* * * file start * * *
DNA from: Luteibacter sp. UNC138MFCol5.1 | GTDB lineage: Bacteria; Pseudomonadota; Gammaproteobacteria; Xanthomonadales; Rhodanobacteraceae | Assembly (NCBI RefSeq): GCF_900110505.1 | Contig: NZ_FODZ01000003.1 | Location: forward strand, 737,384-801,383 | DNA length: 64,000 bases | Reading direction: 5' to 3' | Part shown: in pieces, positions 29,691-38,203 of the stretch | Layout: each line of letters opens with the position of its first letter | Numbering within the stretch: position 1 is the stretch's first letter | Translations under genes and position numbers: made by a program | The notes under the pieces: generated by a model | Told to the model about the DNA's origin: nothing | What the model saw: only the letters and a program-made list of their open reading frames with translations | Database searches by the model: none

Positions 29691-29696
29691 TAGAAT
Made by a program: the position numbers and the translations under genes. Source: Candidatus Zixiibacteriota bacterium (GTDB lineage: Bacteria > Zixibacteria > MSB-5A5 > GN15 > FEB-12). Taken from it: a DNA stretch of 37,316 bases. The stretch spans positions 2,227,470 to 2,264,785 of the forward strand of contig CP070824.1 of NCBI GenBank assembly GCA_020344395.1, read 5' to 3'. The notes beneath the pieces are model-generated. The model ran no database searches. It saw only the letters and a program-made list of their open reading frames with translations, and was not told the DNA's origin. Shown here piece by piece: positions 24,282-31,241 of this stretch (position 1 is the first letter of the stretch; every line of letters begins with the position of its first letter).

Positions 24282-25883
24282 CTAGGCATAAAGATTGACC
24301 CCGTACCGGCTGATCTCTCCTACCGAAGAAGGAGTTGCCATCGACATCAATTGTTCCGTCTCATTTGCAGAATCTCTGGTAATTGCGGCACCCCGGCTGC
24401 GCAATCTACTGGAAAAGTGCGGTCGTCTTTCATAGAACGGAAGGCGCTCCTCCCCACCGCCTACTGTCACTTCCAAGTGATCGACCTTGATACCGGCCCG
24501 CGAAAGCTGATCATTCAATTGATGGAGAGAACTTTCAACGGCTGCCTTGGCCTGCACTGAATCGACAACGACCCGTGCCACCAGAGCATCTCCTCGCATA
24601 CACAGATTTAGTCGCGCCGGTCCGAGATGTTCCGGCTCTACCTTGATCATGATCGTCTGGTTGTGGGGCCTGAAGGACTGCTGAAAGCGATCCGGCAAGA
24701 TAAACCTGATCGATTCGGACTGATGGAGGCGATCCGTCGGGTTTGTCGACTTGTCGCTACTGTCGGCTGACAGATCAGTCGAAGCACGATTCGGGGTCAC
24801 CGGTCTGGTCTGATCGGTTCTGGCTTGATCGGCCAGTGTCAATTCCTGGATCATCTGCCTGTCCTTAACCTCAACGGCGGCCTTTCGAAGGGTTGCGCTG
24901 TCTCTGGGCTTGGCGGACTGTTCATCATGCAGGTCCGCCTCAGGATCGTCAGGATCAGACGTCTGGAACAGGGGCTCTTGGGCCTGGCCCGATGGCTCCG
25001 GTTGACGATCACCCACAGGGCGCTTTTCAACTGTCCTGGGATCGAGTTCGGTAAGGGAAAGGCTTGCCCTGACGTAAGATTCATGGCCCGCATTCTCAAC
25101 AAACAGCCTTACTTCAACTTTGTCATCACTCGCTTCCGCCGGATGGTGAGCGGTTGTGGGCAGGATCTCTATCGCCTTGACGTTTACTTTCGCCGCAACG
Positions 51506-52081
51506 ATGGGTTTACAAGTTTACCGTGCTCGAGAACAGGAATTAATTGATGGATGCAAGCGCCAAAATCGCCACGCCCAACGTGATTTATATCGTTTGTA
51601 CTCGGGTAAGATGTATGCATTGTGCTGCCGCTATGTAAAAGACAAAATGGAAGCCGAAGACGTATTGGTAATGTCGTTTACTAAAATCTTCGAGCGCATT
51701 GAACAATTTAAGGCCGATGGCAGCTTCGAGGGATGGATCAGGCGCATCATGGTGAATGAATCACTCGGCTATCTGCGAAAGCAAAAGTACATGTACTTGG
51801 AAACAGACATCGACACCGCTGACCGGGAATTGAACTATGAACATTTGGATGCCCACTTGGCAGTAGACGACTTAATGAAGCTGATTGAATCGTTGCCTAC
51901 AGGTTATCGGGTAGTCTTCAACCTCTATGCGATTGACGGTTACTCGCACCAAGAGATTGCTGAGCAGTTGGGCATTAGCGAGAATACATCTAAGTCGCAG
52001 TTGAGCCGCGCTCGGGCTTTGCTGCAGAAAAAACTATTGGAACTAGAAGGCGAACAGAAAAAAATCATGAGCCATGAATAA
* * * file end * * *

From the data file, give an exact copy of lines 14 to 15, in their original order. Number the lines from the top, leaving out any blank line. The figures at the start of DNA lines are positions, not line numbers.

25001 GTTGACGATCACCCACAGGGCGCTTTTCAACTGTCCTGGGATCGAGTTCGGTAAGGGAAAGGCTTGCCCTGACGTAAGATTCATGGCCCGCATTCTCAAC
25101 AAACAGCCTTACTTCAACTTTGTCATCACTCGCTTCCGCCGGATGGTGAGCGGTTGTGGGCAGGATCTCTATCGCCTTGACGTTTACTTTCGCCGCAACG